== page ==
(Listen below) Heads down and take cover at 2:17-3:09

Dave Murray / Adrian Smith (Iron Maiden)


No list of metal's finest guitar teams would be complete without including these two Brits. When Adrian Smith joined the band in 1981, his silkier, more melodic approach meshed well with Murray's wilder, more scathing style. The two rivaled the kind of chemistry heard in a band like Thin Lizzy, who were, incidentally, a major influence on the Iron Maiden sound. Nearly every single Maiden song from 1981 to 1988 could be listed here as notable, and let's not try and get all "deep tracks" for this, because it really is one of their most popular songs, "2 Minutes to Midnight," that remains the epitome of the glorious wickedness these two dudes were capable of, even on their worst day.

(Listen below) Jaws of the war machine oiled at 2:40-3:22:

Jim Matheos / Frank Aresti (Fates Warning)


Like all the best guitar teams, each guy in Fates Warning's duo played a style quite different yet entirely complementary of the other. Fates leader Matheos applies more traditional methods to his lead playing, always coming up with the right notes and having that signature "Fates Warning sound." But it was Aresti that possessed a particular fire and an ability to pluck unorthodox note patterns from the ether and make them work. He's one of the most underrated metal guitarists ever, and Fates Warning lost much when he exited the band in the mid '90s. Luckily he has since returned, and also features on the 2011 Arch/Matheos album, Sympathetic Resonance (a Fates Warning album in all but name).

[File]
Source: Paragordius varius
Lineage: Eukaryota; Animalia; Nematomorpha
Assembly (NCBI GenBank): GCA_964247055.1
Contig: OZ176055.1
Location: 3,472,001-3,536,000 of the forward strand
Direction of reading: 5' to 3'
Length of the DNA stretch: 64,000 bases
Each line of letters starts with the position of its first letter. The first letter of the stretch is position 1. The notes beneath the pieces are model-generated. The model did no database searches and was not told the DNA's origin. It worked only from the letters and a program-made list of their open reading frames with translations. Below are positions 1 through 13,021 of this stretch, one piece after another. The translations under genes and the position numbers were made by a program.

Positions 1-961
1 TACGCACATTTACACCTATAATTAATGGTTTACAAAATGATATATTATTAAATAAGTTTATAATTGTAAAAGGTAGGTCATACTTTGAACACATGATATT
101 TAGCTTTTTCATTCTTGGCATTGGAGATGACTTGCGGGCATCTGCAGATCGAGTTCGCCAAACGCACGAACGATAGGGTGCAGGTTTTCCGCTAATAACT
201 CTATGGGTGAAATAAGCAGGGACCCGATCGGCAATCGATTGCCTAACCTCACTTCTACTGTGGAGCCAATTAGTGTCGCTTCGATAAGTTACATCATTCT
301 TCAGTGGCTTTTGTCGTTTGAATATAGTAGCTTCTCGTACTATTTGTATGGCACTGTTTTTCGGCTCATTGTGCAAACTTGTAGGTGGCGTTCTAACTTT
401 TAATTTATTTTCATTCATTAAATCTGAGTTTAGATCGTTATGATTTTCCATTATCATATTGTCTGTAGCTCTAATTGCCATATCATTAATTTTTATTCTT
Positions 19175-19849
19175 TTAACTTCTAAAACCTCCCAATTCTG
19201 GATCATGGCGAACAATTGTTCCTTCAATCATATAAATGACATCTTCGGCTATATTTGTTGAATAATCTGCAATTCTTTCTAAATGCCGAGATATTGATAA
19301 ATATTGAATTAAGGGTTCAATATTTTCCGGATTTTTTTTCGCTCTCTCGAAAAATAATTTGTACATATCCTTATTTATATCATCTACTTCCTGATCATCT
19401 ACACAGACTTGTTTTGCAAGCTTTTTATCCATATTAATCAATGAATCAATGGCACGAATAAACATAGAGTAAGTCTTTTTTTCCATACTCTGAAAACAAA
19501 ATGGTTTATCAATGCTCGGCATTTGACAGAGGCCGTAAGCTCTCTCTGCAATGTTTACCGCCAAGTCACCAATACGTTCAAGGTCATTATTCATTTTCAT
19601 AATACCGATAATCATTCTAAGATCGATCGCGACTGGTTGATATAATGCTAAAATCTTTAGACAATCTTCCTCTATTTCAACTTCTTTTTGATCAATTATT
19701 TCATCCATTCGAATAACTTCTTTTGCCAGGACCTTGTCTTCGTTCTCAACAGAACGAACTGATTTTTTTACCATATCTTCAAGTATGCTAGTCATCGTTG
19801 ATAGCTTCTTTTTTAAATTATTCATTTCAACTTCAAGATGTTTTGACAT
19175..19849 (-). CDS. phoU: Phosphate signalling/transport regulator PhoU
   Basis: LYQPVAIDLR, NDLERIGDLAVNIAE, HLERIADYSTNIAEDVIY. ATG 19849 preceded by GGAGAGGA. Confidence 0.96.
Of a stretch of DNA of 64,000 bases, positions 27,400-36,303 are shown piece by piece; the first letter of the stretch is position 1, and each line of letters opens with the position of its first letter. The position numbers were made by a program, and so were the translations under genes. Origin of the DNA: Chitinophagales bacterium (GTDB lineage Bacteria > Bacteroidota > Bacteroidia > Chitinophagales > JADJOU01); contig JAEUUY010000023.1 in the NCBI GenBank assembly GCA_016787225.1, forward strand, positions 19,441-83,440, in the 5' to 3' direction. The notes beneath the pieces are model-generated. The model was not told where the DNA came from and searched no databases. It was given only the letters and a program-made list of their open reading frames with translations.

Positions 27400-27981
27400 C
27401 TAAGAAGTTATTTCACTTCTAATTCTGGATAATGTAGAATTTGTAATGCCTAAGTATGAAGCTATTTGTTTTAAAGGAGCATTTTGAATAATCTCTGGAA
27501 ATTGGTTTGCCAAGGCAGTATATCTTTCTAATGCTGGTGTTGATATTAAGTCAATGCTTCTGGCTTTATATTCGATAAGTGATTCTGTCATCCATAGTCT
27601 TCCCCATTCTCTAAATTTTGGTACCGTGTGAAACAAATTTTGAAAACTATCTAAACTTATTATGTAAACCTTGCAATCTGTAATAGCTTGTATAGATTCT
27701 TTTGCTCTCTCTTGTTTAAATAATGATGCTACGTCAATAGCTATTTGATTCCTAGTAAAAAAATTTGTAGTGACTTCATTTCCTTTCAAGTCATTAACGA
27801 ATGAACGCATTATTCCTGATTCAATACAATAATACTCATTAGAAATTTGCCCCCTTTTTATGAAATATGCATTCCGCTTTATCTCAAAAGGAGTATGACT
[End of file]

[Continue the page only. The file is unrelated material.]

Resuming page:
(Listen below) Monumental magnificence and total class at 2:51-4:32:

Bill Steer / Michael Amott (Carcass)


Once Carcass expanded from a trio to a four-piece, with the addition of Swedish death metal pioneer Michael Amott, they became one of the most unlikely guitar-hero bands. While 1991's Necroticism – Descanting the Insalubrious squeezed traditional metal guitar work into some complex grinding death metal, it was the band's total streamlining on follow-up Heartwork that turned them into bona fide legends. Along with At the Gates' Slaughter of the Soul, it's a mid-'90s-borne source of inspiration for many young bands today.

(Listen below) Disemboweling Dual Devastation at 0:30-0:53 and 3:48-4:11:

Kerry King / Jeff Hanneman (Slayer)

Getty Images

Whammy bar destruction and horrifying dissonance as art. When young fans first laid ears on the utterly warped leads that Slayer's guitar duo were doing in the early/mid '80s, many thought "these guys can't play." Their leads were fired off with such homicidal intent, with an extremely mutated definition of melody working through the lead lines, the noise almost sounded illegal. But no, it was art, painted by demons and adding extra shades of black to the most devastating metal ever to exist.